Get practical support with your gambling problem Forum Friends and Family Wife of a newly admitted compulsive gambler

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  • #7032
    Labrieanne
    Participant

    First off thank you to anyone that offers help & support to me. I appreciate the love.

    I always new my husband had what I thought was a mild gambling problem. He owns his own successful company and has always done well for himself.
    In 2018 I got pregnant “accidentally” with our second daughter. My husband didn’t handle the news well and I feel like it’s what helped spiral his gambling to a dangerous level. 6-8 hours in a casino was his normal but he always claimed to win a bunch.
    He finally hit rock bottom and admitted to me that he has been borrowing from his company and had to pay back $100,000 to his company this year, which he did with his bonus.
    Also once I went back and checked our credit cards I realized he has gambled $96,000 dollars last year of our own money.
    He says he’s done gambling and devastated to the point of feeling no self worth. He’s not an open person and I’m finding it very difficult for him to talk to me. He wants me to tell know one and he claims he doesn’t need help.
    How do I convince him to seek some therapy? I feel completely alone and realize now that all his horrible mood swings, increased drinking and catching him with drugs is all related to his gambling. I know he needs help but I do t how to go about it.

    #7033
    Dunc
    Keymaster

    Hello

    Thanks for starting a thread in the Gambling Therapy friends and family forum. This forum will provide you with warmth and understanding from your peers.

    Feel free to use the friends and family group, you’ll find the times for these if you click on the “Group times” box on our Home page

    Read about the friends and Family Online Groups

    Now that you have introduced yourself you’ll find that many of the people you meet here have already read your initial introduction and they’ll welcome you in like an old friend 🙂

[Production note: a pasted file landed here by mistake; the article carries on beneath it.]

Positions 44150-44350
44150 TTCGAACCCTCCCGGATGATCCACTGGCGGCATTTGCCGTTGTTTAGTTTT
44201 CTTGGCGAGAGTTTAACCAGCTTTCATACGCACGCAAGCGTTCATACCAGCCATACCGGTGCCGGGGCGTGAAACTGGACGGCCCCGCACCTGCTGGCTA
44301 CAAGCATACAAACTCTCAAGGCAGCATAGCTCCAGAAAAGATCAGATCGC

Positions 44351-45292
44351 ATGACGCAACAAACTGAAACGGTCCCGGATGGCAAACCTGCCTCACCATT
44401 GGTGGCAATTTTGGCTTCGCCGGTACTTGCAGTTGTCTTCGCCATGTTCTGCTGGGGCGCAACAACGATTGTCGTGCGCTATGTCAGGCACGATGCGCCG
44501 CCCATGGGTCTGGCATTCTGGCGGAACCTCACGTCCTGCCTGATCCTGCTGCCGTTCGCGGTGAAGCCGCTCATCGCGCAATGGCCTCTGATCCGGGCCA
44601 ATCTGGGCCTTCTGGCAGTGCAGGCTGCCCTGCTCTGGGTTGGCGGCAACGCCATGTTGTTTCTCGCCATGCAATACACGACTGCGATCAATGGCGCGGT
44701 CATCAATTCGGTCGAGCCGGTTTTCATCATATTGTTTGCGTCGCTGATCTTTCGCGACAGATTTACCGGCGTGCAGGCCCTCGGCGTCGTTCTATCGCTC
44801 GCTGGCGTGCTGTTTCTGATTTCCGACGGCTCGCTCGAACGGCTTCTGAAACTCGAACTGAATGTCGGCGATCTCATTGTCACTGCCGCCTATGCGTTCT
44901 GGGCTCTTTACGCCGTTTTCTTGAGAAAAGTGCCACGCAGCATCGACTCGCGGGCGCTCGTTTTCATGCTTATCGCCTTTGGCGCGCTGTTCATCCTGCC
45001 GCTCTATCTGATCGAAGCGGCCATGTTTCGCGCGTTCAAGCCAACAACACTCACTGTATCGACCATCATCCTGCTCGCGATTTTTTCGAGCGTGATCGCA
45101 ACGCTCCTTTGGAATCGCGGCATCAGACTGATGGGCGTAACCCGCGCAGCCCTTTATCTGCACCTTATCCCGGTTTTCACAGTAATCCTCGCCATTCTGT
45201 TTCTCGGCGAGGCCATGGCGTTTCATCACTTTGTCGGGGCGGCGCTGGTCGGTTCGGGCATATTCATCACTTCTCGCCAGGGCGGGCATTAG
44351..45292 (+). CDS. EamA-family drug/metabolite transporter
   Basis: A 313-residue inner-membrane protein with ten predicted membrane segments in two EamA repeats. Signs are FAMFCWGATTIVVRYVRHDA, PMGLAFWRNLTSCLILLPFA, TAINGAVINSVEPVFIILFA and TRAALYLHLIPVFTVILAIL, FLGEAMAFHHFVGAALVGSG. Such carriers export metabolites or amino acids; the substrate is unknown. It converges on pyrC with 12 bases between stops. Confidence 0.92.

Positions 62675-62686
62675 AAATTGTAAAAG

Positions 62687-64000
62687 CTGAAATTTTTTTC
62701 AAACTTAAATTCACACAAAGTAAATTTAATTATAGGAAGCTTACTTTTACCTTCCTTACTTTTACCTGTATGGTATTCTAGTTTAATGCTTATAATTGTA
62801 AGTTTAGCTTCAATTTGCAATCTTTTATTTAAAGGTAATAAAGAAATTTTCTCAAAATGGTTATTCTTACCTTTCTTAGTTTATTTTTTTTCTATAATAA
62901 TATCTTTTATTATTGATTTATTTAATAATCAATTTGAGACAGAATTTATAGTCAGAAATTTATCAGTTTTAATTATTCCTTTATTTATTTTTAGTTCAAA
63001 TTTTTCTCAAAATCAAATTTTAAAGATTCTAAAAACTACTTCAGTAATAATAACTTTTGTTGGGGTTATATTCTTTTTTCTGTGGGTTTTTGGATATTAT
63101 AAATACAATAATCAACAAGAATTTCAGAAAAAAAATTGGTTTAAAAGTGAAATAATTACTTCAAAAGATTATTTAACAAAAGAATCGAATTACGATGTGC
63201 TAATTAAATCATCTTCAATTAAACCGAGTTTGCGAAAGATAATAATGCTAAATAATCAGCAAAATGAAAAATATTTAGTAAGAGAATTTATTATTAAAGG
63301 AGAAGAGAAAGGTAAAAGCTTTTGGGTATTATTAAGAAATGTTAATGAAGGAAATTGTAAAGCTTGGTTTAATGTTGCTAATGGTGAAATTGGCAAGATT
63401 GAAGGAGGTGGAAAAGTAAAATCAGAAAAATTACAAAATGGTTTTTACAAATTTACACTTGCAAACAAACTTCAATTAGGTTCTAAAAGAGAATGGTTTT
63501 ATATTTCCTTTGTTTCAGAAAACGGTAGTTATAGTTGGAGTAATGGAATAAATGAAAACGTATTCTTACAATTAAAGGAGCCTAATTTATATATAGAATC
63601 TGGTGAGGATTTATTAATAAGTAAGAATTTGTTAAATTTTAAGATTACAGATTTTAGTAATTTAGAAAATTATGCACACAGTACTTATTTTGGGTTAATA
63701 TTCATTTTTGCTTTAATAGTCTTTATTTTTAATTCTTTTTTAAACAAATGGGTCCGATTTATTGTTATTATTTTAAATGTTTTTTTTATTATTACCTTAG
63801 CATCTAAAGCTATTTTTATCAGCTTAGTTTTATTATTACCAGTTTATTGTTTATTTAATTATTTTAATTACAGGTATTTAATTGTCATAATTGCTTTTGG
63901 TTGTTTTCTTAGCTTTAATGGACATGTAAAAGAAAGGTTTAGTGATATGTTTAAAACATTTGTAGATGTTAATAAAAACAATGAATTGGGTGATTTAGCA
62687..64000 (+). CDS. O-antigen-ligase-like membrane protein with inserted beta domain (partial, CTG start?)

If you’re the friend or family member of someone who is either in, or has been through, the GMA residential programme please take extra care to make sure that nothing you say in groups, or on our forums, inadvertently identifies that person. Even if your loved one isn’t connected with GMA, please don’t identify them either directly or indirectly just in case they decide to use the site themselves.

    You’ll find a lot of advice on this site, some of which you’ll follow, some you won’t…but that’s ok because only you fully understand your situation and what’s best for you and the people you love. So, take the support you need and leave the advice you don’t because it all comes from a caring, nurturing place 🙂

    We look forward to hearing all about you!

    Take care

    The Gambling Therapy Team

    PS: Let me just remind you to take a look at our privacy policy and terms and conditions so you know how it all works!

    #7034
    velvet
    Moderator

    Hi Labrianne
    Compulsive gamblers are not, as a rule, open men and a gambling addiction can thrive under a cloak of secrecy. For some reason your husband’s addiction has given him cause for alarm and he has confided in you, which is good for him but is a terrible burden to put on your shoulders.
    I am really pleased that you have started this thread and sharing – hopefully, in time, you will be able to seek support from friends and family as well.
    Sadly, you cannot make him seek therapy. Forcing a gambler to get help often results in them paying lip service and becoming even more secretive. Your husband has to want to control his addiction and to that end I think it is good to give him pointers to where support can be found and this is best given when he is being more open and less moody than usual. Shouting, pleading, threatening will do nothing but arose his addiction, calm words when the time is right is, I believe, the best way.
    Your husband’s feeling of worthlessness are common because the addiction that controls him is one of constant failure. Lies, mood swings, etc are his only coping mechanism at the moment.
    You are right when you say that he does need help if he is to control his addiction but it seems to me that he does not think that it is ‘his need’. I cannot tell you what to do but in my opinion, it might be good to let him know that you are seeking support for yourself because you want to understand, so that you can support him. Gamblers tend to think that nobody understands them but it might help if he knew that you want to stand shoulder to shoulder with him, not against him.
    Maybe you could tell him about this site – our Helpline and ‘gambler only’ groups are private and anonymous so; it could be argued that he has nothing to lose and everything to gain.
    I know your husband can live gamble-free or I wouldn’t be here.
    Keep posting, you are being heard
    Velvet

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